3D = Diagonal hybrid structure borrows from flat manufacturing process risk management, but filters signal to noise ratio – RMs embedded at all organizational levels as part of decision making framework, not prevention framework. Risk management is 50:50.

Mitigation

“Signal Filtering”

3rd Dimension

2D = Horizontal structure mirroring assembly line ‘defects’ management. Typically seen in the manufacturing context – the entire line is empowered to halt the system. The signal to noise ratio is a potential downside. May lead to “McCarthyism” and false positives. Risk management is mostly qualitative.

Risk

“Noise”

2nd Dimension

slide22

RISK MANAGEMENT

Risk Retention / Operational Period: Claims paid by fleet operator on a 1st dollar basis – Clements serves as reinsurance and claims administrator under an SLA.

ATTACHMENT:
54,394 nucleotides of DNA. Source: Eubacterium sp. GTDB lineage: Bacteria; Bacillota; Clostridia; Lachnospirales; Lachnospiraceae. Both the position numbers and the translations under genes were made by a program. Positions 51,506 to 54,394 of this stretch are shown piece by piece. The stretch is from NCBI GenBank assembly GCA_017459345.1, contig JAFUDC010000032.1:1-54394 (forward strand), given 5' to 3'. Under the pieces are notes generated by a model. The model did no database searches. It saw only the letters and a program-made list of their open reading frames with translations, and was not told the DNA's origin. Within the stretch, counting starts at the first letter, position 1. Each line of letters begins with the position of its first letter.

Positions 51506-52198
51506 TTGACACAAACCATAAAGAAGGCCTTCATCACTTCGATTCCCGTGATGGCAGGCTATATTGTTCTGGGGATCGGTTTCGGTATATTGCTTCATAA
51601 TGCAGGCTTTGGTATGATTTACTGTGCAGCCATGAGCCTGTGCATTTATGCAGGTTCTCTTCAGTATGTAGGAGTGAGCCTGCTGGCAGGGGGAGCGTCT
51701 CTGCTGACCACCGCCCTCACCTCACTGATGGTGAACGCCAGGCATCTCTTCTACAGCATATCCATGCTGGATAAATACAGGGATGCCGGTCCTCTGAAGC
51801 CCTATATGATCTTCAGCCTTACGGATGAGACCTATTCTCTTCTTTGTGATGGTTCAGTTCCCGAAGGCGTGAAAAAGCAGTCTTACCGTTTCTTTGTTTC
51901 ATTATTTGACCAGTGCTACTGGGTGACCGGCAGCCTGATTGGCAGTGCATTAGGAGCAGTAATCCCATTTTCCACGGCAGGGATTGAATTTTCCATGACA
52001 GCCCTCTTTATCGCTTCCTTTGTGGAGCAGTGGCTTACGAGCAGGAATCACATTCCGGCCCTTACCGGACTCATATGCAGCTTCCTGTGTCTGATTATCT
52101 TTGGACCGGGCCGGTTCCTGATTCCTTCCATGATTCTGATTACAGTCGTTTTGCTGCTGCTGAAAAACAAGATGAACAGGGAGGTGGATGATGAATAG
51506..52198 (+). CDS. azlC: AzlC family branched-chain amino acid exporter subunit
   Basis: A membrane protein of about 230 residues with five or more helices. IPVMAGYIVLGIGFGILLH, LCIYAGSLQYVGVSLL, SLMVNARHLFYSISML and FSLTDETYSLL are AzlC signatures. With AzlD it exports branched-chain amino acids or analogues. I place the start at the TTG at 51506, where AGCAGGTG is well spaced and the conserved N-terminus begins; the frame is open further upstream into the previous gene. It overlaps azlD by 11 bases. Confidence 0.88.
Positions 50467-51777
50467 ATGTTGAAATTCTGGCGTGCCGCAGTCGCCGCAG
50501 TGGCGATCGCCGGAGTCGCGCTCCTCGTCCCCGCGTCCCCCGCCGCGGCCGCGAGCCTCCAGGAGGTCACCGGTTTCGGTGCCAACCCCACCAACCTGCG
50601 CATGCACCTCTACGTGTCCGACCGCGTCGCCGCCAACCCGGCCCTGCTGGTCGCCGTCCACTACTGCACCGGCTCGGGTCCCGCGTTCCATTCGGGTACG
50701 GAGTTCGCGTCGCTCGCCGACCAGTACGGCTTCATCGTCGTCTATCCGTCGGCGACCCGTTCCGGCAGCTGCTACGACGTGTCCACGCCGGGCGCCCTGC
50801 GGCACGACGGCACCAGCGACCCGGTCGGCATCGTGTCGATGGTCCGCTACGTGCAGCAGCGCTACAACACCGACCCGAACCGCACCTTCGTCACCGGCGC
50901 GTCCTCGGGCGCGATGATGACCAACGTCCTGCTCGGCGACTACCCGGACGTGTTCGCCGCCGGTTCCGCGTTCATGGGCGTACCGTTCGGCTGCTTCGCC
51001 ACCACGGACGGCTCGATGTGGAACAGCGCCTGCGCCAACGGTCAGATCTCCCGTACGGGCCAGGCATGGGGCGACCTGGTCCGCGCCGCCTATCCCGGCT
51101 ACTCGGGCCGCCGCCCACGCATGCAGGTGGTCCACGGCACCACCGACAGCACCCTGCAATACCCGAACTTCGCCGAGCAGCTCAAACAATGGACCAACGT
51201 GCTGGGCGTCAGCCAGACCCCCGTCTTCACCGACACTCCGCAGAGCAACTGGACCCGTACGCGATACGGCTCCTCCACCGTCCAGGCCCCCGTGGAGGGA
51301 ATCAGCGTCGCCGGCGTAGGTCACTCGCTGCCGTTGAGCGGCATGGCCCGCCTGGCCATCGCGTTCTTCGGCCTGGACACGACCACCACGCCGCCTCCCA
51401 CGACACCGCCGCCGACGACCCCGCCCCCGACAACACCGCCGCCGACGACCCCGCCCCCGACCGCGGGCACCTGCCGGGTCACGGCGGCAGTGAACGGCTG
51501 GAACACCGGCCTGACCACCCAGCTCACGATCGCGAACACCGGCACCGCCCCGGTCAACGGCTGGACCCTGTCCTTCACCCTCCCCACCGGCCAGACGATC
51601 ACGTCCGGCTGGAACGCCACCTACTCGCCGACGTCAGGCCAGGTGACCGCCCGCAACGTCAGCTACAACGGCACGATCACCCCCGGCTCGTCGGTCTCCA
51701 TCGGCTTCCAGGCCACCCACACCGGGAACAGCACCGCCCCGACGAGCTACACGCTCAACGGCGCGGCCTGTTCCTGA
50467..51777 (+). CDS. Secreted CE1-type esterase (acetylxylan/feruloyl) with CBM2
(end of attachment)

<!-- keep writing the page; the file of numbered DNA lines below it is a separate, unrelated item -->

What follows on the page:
Risk Transfer / Discovery Period: Claims paid by Clements on a 1st dollar basis – fleet operator serves as “reinsurer.”

Critical Milestones:

0-12 Months –

> Validate fleet data and retention amounts.

> Determine loss ratio, causes of loss.

> Reserve establishment.

12-24 Months –

> Modify risk sharing model.

> Competency building and reserve establishment.

> Preparedness for “risk swap.”

24 – 36 Months –

> Clements migrates to reinsurance.

> Fleet operator covers claims on a 1stdollar basis.

> SLA claims management service creates efficiencies.

36 – 60 Months –

> Increase fleet operator retention of risk.

> Implement reinsurance model for catastrophic losses.

> Adjustment of contribution per vehicle based on actual loss projections.

slide23

NEXT STEPS

  • Full survey findings to be made available to Fleet Forum members and the community writ large.
  • A risk management primer is under development that will highlight enterprise risk management lessons, risk domains and mitigation strategies.
  • Clements is committed to working with Fleet Forum in developing solutions across the spectrum of fleet sizes.
slide24

CLEMENTS WORLDWIDE

Clements Worldwide

One Thomas Circle NW

8th Floor

Washington DC 20005

Washington D.C. | London U.K. | Dubai U.A.E